Occupational Therapists and Speech-Language Pathologists

In a typical preschool program, you may not encounter occupational therapists or speech-language pathologists, however, a therapeutic preschool program is designed to provide additional support for key developmental skills, such as speech, language, behavior, motor skills, and more. As a result, many therapeutic preschool programs have a pediatric occupational therapist (OT) and pediatric speech-language pathologist (SLP) who work directly with children to offer one-on-one support. This multidisciplinary approach, which incorporates the support of both an OT and SLP, can be extremely helpful for little ones who are struggling to meet developmental milestones.

In occupational therapists sessions, the therapist will work with children to develop skills critical for daily activities (or ‘occupations’), and during speech sessions, the SLP will focus on developing speech and language skills, in order to help children be effective communicators. While these two domains teach different skills, pediatric OTs and SLPs in a therapeutic preschool program often work very closely together.

Since therapeutic preschool programs are structured to provide additional support in key areas of development, some children in the classroom may have autism spectrum disorder (ASD) or other developmental delays. In order to provide the most comprehensive care possible for children, a therapeutic preschool program will often create a multidisciplinary team that can address multiple concerns.

For instance, if a child with autism experiences sensory processing issues, they may struggle with self-regulation or self-soothing techniques. Sensory issues may present as either hypersensitivity (heightened sensitivity) or hyposensitivity (decreased sensitivity) to sensory input. If a child is hypersensitive, they may be highly sensitive to different textures of food, extremely sensitive to light, or able to detect even the lowest levels of background noise. If a child is hyposensitive, they may exhibit sensory-seeking behaviors (e.g. running into objects or chewing on clothing) or require deep pressure in order to focus.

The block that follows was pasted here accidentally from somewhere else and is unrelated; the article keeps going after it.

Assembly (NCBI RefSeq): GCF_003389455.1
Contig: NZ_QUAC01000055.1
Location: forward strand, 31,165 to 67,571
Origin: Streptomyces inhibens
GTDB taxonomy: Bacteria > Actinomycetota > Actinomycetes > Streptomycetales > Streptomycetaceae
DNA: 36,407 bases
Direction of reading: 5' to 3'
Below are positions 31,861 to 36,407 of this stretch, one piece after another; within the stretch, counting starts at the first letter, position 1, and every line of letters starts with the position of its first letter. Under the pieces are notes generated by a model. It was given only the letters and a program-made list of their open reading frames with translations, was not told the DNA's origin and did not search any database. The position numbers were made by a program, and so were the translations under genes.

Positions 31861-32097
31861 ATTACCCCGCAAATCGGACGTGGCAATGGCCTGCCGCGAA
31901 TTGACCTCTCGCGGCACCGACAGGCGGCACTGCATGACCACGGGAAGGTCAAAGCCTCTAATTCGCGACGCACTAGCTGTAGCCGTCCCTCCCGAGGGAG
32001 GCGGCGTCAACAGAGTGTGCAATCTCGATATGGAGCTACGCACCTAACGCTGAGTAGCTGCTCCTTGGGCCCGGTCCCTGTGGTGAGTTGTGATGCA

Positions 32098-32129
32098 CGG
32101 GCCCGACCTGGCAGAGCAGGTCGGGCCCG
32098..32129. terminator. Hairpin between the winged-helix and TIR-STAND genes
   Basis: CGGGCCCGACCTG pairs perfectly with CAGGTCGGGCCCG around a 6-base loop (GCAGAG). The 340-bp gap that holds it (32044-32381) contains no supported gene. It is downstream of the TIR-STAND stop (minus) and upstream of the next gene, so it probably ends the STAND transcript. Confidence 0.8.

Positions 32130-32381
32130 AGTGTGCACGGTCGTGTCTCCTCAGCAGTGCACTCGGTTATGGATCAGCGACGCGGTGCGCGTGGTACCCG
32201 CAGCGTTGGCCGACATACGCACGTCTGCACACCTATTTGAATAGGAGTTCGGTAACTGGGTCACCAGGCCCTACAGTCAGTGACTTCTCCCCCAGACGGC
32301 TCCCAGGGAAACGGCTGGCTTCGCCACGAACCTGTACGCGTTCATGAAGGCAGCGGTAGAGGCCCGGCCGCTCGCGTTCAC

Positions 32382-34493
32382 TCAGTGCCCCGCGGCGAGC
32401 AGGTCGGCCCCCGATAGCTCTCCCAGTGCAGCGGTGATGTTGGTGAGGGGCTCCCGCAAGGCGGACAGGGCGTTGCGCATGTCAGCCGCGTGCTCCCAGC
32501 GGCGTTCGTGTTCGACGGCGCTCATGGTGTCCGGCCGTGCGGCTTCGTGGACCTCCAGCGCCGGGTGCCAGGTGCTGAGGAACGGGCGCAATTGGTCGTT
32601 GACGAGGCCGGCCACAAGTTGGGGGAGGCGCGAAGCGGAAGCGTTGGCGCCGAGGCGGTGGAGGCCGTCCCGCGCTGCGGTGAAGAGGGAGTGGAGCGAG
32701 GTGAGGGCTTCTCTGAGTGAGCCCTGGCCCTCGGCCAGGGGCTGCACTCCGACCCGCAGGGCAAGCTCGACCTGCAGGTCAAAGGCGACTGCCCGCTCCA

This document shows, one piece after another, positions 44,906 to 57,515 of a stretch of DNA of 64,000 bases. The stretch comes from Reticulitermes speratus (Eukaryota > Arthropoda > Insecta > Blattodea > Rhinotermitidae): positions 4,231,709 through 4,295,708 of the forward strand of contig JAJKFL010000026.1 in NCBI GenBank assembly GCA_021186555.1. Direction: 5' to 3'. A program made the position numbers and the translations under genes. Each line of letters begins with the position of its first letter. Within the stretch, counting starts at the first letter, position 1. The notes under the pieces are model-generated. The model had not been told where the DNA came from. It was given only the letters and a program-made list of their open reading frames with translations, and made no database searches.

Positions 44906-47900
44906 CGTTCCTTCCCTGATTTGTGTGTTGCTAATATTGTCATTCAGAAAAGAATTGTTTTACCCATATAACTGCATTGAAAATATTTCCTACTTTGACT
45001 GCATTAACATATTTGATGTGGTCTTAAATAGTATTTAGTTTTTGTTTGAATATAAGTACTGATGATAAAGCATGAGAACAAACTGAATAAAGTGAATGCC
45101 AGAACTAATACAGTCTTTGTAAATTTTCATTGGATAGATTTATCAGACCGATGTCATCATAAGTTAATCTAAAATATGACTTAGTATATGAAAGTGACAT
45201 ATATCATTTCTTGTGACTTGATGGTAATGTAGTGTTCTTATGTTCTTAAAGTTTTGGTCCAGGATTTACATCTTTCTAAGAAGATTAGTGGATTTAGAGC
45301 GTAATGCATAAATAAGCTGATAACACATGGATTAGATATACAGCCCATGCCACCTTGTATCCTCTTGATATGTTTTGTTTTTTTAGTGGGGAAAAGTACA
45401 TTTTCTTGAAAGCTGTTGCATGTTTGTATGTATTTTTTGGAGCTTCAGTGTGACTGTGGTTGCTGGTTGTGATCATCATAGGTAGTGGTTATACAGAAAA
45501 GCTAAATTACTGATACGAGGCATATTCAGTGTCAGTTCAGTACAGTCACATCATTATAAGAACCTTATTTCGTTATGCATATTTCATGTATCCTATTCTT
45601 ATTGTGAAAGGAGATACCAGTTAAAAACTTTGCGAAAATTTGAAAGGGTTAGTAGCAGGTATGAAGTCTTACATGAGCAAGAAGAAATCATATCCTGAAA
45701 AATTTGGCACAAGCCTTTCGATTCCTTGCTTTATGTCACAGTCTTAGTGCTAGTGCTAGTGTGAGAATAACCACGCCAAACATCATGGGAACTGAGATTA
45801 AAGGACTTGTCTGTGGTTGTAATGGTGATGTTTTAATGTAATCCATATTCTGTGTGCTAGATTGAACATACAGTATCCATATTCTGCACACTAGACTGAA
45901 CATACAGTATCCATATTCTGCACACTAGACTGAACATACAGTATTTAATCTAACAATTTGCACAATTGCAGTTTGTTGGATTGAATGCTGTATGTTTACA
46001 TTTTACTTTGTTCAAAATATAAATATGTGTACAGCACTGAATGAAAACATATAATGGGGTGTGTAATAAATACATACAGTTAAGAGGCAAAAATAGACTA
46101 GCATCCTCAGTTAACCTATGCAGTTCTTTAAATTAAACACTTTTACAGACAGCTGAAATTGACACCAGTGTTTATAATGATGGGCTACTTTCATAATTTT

All of these sensory integration issues can be addressed by an occupational therapist. However, these behaviors can also impact a child’s ability to develop speech and language skills, so an OT and SLP would coordinate to develop a comprehensive treatment plan for the child. Many children with autism experience sensory processing issues and likely require the assistance of both an OT and SLP.

In the example of children with sensory processing issues, a child may experience delays in acquiring speech and language skills, if unable to self-regulate and focus on their speech therapy lessons. If a child is meeting with an SLP for feeding or swallowing concerns, sensory issues may also impact their ability to eat foods with different textures, flavors, or smells. In these instances, the occupational therapists and SLPs would likely collaborate to work on sensory integration to improve feeding therapy outcomes. Postural stability, a skill that is addressed in OT, also impacts speech, because postural stability impacts the stability of the jaw.

Since OTs and SLPs receive different types of training, they may also approach a development delay differently. Often, this second set of eyes can be extremely beneficial… never underestimate the value of collaboration and communication!

If you think your child could benefit from a therapeutic preschool program that offers both occupational therapy and speech therapy, contact CST Academy at 773-620-7800. We provide a wide range of services and offer an individualized approach to learning!

Occupational Therapists